But even as they were joking, they were perfectly willing to tell the basic facts of their lives, that it was going to be hard for them to get married and afford an apartment, because, while this is a very wealthy country in some ways with a lot of oil, the economy has a lot of problems.

GWEN IFILL: Yet you talked to a 70-year-old woman who was far more forthcoming about this very same topic.

STEVE INSKEEP: She was after a little while. She spoke to me twice. She came and said, "Everything is pretty much fine, and my son and I get along. My son supports me as a taxi driver." And then she came back a second time and said, "The economy is terrible and anybody who tells you otherwise is a liar," even though she just told me that, which is, I think, classic, Iranians tell me, classic of the kind of situations that people get into.

And she did take us to her apartment. And it's just a simple story of struggle. The woman is not starving, but she can't afford much meat. The woman is not homeless, but she's -- you know, she's an elderly woman and she has to climb five flights of stairs to the cheapest apartment. And she wants a somewhat better life and is very frustrated in trying to get it.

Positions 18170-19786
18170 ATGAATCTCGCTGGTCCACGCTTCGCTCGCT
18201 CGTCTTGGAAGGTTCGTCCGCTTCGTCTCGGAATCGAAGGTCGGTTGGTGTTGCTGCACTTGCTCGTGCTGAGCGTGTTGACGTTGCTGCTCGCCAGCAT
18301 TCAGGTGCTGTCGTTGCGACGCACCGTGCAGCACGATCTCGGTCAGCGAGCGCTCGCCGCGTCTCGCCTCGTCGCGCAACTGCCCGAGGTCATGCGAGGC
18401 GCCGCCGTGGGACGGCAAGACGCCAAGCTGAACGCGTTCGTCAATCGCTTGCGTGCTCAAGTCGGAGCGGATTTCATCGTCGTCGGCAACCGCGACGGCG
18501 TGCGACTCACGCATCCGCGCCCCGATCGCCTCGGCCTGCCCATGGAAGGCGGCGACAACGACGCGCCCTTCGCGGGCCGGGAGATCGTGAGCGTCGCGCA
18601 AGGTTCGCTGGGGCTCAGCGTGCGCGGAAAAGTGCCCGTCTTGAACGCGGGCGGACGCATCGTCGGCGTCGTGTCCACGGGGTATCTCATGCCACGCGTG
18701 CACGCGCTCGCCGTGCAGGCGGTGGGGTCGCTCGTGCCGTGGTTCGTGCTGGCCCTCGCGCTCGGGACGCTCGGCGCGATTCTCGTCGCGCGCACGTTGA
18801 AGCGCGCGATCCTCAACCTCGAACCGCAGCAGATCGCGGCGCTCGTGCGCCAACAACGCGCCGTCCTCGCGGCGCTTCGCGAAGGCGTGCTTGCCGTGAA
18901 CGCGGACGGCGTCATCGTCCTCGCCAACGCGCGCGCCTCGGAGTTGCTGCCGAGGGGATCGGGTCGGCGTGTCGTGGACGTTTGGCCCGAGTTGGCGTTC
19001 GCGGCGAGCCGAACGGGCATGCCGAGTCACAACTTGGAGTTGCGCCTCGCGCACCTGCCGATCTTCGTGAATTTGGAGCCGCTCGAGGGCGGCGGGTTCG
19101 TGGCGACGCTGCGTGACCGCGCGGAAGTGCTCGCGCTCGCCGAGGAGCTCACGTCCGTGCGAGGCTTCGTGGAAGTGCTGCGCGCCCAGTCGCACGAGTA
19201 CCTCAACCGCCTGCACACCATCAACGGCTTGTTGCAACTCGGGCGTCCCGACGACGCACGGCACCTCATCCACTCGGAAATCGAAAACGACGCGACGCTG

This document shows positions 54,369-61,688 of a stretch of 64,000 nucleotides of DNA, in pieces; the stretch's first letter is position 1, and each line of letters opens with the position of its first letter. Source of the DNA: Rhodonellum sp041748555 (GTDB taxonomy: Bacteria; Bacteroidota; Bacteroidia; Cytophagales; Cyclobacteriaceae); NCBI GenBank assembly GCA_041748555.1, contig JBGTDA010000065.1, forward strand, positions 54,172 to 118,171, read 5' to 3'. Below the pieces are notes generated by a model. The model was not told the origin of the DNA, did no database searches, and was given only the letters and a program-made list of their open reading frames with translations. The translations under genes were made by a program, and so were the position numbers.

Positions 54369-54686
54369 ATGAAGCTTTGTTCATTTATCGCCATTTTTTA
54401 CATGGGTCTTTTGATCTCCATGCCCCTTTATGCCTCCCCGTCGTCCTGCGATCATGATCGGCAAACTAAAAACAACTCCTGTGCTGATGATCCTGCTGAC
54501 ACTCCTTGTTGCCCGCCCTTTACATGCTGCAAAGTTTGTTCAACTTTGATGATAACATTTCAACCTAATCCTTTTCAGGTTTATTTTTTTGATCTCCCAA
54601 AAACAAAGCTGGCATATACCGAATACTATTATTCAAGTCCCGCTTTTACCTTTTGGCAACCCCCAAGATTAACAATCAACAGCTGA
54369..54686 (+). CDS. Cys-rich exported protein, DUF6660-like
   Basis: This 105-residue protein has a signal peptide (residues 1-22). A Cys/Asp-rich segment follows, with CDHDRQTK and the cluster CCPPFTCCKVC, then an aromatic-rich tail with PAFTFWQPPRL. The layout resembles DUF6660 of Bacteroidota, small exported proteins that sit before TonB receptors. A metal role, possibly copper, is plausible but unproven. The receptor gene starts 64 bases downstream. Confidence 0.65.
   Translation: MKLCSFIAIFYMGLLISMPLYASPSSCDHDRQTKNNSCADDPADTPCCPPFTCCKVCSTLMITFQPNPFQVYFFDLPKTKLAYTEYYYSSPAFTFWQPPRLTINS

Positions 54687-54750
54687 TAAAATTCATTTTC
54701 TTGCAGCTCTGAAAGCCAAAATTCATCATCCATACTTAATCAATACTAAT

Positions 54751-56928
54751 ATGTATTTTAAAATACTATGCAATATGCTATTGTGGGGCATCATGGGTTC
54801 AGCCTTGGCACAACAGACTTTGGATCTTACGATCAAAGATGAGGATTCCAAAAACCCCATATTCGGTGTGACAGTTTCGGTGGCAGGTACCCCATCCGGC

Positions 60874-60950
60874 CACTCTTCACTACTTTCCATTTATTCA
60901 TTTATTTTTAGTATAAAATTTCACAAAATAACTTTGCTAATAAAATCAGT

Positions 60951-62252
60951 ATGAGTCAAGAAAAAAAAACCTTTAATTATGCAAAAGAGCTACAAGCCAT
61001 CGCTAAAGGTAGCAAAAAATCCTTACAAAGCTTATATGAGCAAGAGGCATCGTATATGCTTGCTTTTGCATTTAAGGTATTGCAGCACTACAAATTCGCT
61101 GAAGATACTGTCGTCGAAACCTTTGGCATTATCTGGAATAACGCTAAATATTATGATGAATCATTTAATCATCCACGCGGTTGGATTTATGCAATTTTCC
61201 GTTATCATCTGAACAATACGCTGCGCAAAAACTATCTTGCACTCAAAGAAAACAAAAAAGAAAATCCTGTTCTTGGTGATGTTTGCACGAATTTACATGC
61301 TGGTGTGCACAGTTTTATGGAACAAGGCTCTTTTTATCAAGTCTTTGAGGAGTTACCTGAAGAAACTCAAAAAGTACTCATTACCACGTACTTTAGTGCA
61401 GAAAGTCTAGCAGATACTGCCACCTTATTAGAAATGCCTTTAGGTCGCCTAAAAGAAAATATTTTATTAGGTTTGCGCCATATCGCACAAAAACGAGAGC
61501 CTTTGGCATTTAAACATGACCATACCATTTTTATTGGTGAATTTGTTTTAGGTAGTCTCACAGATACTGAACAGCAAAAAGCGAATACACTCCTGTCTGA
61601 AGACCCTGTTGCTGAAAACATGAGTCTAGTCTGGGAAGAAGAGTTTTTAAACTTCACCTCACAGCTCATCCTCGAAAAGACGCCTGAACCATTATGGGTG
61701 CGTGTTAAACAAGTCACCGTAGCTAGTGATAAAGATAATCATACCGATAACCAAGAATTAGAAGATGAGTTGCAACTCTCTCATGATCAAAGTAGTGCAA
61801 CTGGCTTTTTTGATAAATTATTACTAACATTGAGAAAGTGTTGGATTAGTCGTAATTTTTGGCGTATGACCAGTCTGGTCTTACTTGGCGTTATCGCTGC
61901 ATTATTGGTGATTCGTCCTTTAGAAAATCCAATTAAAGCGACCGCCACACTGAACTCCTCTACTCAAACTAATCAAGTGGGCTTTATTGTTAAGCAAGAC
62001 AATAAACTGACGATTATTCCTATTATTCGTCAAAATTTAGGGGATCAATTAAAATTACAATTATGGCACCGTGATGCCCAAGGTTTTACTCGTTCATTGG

Deep scars from war

GWEN IFILL: As you talk about this, you talk, also, and you wrote about the images of martyrdom around the country. So do they look at martyrdom as something that's driven by Iran's role toward the U.S.?

STEVE INSKEEP: Oh, well, let's try to define "they." The government -- if that's the "they" -- they use martyrdom as a way to inspire the people, as a way to keep the people behind them. And they did go through -- the country did go through a terrible war with Iraq, which is partly blamed on the United States, because the United States supported Saddam Hussein in the 1980s. Hundreds of thousands of Iranians were killed.

And Iranians are constantly reminded of the people who were martyred, of the children who went to the front and were killed in that war. People are constantly reminded of that. And that is used as a way to say, "Now you must obey us. You must obey the government that brought you through this. You must obey the war veterans." Mahmoud Ahmadinejad, the president, surviving war veterans. You must pay attention to them. And those images are used as a matter of control.

I think it's a more complicated story for the people themselves, seeing those images on buildings and billboards and so forth.

Ahmadinejad considered hard-liner

GWEN IFILL: So if Ahmadinejad is known as being very anti-U.S., very much kind of at odds with the U.S., no matter who is in charge at the moment, does that mean -- does that trickle down at all to the regular Iranians you talk to on the street?

STEVE INSKEEP: This is said by almost every American visitor to Iran: Iranians are delighted to meet Americans. Even Iranian officials who want to give us an earful of how they disagree with American policies and have disagreed with 50 and more years of American policies, even Iranian officials will be very welcoming and delighted to chat with Americans.